Last year more than 3,800 personnel were on board vessels that were under pirate attacks.
At least 35 hostages died from the hands of Somali pirates for 2011, despite the fact that the number of prisoners taken dropped to 555, compared with 645 in 2010, information by the One Earth Future foundation and the International Maritime Bureau.
The report has been made public to mark the IMO's annual Day of the Seafarer.
The death toll includes 8 known to have been killed by their captors either during a attack attempt or later put to dead by pirates and a further 8 died of lack of food or disease.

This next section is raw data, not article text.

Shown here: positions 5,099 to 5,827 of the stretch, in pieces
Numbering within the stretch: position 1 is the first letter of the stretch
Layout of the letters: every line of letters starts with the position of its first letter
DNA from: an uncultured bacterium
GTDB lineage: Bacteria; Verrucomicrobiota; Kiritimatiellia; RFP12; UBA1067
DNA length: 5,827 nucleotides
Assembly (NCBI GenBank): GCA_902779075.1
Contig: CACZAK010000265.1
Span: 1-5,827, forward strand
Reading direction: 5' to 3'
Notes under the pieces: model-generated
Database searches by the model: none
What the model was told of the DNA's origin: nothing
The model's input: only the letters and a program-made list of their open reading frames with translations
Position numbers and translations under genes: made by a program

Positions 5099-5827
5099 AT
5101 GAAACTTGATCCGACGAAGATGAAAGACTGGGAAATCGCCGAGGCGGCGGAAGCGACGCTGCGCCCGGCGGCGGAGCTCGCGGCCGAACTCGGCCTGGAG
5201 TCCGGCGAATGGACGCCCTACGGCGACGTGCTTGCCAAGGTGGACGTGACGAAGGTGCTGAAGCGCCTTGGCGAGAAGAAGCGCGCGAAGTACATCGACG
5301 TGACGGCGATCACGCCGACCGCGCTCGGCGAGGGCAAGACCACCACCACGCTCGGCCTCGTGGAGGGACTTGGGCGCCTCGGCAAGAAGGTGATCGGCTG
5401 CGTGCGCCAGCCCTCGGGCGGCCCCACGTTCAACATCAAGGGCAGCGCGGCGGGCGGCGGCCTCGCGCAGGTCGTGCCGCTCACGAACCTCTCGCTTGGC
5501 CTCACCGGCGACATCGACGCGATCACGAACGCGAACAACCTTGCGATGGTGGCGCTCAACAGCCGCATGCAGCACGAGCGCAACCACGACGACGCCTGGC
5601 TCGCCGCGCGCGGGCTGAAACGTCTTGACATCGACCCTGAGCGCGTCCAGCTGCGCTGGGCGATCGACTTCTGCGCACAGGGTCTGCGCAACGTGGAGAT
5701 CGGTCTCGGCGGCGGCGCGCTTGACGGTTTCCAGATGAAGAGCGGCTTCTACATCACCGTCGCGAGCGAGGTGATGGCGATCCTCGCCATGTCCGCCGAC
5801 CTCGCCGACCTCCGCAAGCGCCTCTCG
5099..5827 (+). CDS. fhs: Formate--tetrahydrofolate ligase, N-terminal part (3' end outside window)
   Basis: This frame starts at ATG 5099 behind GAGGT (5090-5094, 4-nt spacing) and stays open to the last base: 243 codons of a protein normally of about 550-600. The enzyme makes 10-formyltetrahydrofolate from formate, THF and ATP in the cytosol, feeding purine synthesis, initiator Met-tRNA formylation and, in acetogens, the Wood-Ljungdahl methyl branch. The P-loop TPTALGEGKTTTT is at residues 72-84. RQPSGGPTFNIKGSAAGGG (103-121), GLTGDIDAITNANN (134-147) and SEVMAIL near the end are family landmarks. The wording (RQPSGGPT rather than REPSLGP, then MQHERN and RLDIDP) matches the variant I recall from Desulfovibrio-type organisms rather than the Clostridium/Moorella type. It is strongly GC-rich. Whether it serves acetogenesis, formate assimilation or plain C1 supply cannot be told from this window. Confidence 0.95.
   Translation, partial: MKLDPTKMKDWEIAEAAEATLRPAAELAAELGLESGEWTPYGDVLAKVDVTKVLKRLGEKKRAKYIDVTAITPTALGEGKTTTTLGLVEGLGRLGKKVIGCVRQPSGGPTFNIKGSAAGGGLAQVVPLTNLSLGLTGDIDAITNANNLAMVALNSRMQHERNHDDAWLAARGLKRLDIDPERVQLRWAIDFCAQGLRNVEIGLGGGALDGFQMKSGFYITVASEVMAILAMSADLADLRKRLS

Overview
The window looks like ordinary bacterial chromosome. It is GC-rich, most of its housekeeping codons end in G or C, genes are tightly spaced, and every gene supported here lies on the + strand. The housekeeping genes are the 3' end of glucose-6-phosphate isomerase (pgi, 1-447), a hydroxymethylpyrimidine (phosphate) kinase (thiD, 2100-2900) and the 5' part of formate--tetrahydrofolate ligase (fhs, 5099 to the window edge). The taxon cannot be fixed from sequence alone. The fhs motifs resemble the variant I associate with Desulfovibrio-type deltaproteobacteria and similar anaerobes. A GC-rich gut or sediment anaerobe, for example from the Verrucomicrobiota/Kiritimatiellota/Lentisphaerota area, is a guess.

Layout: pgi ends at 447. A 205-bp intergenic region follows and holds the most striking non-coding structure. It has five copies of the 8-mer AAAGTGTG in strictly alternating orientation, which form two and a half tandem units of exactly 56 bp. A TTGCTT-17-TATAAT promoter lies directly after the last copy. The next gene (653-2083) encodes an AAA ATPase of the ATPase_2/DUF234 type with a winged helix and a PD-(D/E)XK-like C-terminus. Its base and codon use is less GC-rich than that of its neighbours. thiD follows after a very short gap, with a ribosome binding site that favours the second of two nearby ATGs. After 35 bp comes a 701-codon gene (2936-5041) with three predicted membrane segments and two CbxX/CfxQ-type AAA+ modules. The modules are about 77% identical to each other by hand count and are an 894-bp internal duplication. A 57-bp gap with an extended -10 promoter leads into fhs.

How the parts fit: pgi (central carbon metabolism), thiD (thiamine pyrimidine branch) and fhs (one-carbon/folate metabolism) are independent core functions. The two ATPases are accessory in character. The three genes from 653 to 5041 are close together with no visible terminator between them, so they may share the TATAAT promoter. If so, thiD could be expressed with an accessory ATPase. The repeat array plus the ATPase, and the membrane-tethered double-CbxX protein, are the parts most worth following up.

The report says that the others were killed either during rescue tries by military forces or while running from the pirates.
Despite of this information on previous years can't be trusted, the total of 35 almost exactly represents the highest number of piracy-related fatalities in one year.
According to the information 149 hostages had now been held for more than 12 months, it was told, with 26 held for more than 24 months.
Many of those freed declared abuse that included beatings, removal of fingernails and dumping in the open sea. More than 40% of taken hostages told that have been used as human shields at some point while being held hostages.
Most attacked people were from developing nations, especially the Philippines, India and China and from Gulf and African states.
Pirates are becoming more and more violent, according to the information.
Dead pirates number also appear to be rising, with facts of at least 111 killed in 2011, some 70% of them in clashes with military forces.